Perhaps the most significant set of decisions made by both courts of the International Crimes Tribunal impacting upon the question of the fairness of the trials of those alleged to have committed crimes during the 1971 war of Independence concerns the restrictions placed upon the number of defence witnesses allowed to give evidence in court.
In all the cases so far tried before the two tribunals, the judges have not restricted the prosecution in the number of witnesses it can bring to court, but at the same time have limited the number allowed by the defence – in some cases very severely considering the number of offences charged.
This is particularly stark in the two most recently completed cases.
In the trial of Salauddin Quader Chowdhury, who last month was sentenced to death, the prosecution brought 41 witnesses to the tribunal to prove 23 offences, but the defence was restricted to only calling 5 witnesses.
And in the case of Abdul Alim, who in the same month received a sentence of life imprisonment, the prosecution was allowed 35 witnesses, but the defence was restricted to 3 witnesses to disprove 17 offences.
In three other cases the tribunal has allowed an equally small number of witnesses: 4 witnesses have been permitted in Motiur Rahman Nizami’s defence relating to 16 charges; 5 witnesses in the trial of Kamaruzzaman involving 7 offences; and 6 in the case of Abdul Quader Molla in defence of 6 offences.
Only in the cases of Delwar Hossain Sayedee (the first case brought to trial) and Golam Azam were the number of defence witnesses allowed to be in double figures – 20 and 12 respectively.
This restriction is significant as the most obvious characteristic of a fair trial is allowing an accused person to present his or her case - and limiting witnesses inevitably precludes the ability of the accused to do just that.
So what reasons have the tribunals given for restriction, and are they justified, particularly since the International Crimes (tribunal) Act 1973 states that an accused person has ‘the right to present evidence at the trial in support of his defence ...’?
In the case of Sayedee, the tribunal gaveno clear reason for limiting to 20 the number of defence witnesses. However, the tribunal did state in its order that the defence request for 48 witnesses was 'given with the intention to delay the trial' and the court may have chosen the number 20 to equal the number of prosecution witnesses that had ‘made statements regarding occurrence.’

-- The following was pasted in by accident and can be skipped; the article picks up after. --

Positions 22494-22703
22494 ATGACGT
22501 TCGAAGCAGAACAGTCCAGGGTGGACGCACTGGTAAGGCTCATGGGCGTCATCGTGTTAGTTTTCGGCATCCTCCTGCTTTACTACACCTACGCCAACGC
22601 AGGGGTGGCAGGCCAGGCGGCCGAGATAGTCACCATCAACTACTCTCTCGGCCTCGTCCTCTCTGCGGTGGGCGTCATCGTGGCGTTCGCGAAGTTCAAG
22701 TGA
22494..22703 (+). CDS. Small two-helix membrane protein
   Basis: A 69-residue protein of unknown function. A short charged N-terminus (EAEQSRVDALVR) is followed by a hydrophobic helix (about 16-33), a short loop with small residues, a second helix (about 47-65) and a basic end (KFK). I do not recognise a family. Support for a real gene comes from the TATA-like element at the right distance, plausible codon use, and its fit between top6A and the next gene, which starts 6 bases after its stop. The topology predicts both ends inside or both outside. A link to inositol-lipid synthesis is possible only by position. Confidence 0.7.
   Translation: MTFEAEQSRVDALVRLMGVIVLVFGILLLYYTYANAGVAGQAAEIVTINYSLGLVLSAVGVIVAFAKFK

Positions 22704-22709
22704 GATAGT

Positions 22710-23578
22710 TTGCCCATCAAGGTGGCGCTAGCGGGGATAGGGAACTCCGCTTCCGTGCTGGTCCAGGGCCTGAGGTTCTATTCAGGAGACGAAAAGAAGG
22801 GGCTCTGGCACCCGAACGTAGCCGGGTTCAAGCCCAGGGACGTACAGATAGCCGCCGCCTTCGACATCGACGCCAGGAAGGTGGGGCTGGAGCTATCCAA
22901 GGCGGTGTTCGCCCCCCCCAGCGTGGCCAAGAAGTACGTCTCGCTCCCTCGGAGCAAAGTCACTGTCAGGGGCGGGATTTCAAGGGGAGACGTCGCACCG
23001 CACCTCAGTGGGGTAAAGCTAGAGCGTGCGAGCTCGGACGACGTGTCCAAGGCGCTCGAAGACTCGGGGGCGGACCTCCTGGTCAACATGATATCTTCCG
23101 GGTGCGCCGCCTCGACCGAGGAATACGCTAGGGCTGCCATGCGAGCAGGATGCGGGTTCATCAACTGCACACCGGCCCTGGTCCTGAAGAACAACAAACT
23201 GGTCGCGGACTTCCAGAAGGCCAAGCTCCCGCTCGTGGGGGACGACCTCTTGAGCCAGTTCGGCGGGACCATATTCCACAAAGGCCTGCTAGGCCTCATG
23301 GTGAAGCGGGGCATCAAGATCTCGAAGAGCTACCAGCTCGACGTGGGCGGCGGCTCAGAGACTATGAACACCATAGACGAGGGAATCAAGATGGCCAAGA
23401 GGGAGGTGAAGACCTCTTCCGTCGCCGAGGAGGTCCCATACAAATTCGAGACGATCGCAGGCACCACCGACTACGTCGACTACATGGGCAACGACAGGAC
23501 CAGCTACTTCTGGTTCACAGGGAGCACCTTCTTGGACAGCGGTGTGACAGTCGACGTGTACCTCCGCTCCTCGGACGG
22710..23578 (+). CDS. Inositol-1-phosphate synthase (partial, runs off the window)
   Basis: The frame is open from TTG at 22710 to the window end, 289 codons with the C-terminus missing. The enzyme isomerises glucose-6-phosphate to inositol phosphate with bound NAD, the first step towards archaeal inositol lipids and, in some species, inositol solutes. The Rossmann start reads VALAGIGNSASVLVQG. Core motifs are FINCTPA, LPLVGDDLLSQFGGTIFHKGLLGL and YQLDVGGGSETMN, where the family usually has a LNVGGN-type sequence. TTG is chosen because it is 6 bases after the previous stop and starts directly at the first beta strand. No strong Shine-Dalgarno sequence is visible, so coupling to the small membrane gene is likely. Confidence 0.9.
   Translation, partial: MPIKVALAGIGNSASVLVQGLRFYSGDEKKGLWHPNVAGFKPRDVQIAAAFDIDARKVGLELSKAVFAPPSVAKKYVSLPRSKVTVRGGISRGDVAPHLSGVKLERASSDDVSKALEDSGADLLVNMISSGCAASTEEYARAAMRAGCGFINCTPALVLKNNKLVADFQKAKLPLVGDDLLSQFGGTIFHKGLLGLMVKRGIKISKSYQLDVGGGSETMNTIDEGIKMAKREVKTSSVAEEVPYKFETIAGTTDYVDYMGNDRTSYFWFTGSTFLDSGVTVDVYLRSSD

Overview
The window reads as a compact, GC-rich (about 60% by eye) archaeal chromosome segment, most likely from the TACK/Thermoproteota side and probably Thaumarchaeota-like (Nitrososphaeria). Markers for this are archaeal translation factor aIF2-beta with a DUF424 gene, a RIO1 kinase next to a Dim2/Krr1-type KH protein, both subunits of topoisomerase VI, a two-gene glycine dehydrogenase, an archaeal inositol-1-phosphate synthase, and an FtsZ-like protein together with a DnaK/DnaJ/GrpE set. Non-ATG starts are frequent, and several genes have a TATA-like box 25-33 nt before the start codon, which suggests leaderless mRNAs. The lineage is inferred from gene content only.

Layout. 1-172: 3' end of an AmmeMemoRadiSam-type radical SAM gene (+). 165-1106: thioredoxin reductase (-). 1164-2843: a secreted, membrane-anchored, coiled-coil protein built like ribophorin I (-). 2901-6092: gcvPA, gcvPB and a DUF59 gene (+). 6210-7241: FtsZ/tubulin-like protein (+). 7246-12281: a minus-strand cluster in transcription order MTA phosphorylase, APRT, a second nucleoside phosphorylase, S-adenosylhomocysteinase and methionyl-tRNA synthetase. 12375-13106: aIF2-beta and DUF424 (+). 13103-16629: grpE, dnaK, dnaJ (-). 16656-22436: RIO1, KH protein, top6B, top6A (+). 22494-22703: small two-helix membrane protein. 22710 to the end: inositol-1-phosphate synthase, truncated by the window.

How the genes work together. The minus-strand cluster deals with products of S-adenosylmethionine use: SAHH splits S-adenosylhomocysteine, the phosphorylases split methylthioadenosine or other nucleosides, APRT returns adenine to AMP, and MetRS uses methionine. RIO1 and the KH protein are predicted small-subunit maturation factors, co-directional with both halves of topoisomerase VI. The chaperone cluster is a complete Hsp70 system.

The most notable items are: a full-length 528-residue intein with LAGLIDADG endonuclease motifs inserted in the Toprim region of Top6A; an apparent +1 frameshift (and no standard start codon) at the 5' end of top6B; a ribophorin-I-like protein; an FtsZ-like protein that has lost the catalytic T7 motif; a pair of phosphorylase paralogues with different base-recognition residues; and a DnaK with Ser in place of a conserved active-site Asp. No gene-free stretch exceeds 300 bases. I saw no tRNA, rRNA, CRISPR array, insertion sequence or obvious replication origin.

In some of the subsequent trials, particularly those that took place in Tribunal 2, the judges have given more detailed reasons.
Decisions given in Molla’s case
Abdul Quader Molla’s case was the second case to come to trial at the International Crimes Tribunal and the reasons given in that case for limiting the number of witnesses have set the precedent for most of the subsequent cases.
In the trial, the prosecution brought 12 witnesses to the tribunal in support of six charges against Molla.
After all these witnesses had deposed, the prosecution lawyers filed an application asking the tribunal to limit the number of defence witnesses ‘to 3 or 4’ which it was argued would be sufficient for the accused to prove his defence of ‘alibi’ (i.e, the claim that the accused was not present at the time the offence was committed.)
The prosecution in its application to the tribunal argued that the list of 965 witnesses that the defence had earlier given the tribunal was simply intended ‘to cause unreasonable delay so that the case can not be disposed of expeditiously.’
In response, Molla’s defence lawyers told the tribunal that although they had originally listed nearly 1000 witnesses, they wished now only to bring to court about 20.
In its order given on 5 November, the tribunal initially limited the defence to four witnesses, but - following further urging by the defence lawyers – the number was increased to five and then to six.
A week later this order was challenged by Molla’s lawyers, but without success.
The tribunal’s basic argument for the restriction, set out in its original order and in response to the review application, was that the accused only needed witnesses to present his defence of alibi, and that for this purpose six witnesses was sufficient.
“From the trend of cross-examination of prosecution witnesses no specific and substantive defence case could be perceived excepting the plea of alibi,” the first order stated.
The order went on to argue that the defence did not need to produce witnesses to question any other aspect of the prosecution case since the burden of proving the charges was wholly on the prosecution.
“The claim that the accused was not involved with the commission of offences for which he has been charged is a negative assertion which is not required to be established by adducing evidence,’ the order stated. ‘Besides, the defence is to prove nothing. Adjudication of facts in issue does not depend upon the success or failure in proving defence. In a criminal trial, 'defence case' is simply of ‘innocence'”
The second order supported thisargument: ‘In a criminal trial, defence may examine witnesses in support of his defence and not to disprove prosecution case… [W]e are constrained to reiterate that the defence is to prove nothing and the burden squarely lies upon the prosecution to prove the charges beyond reasonable doubt.’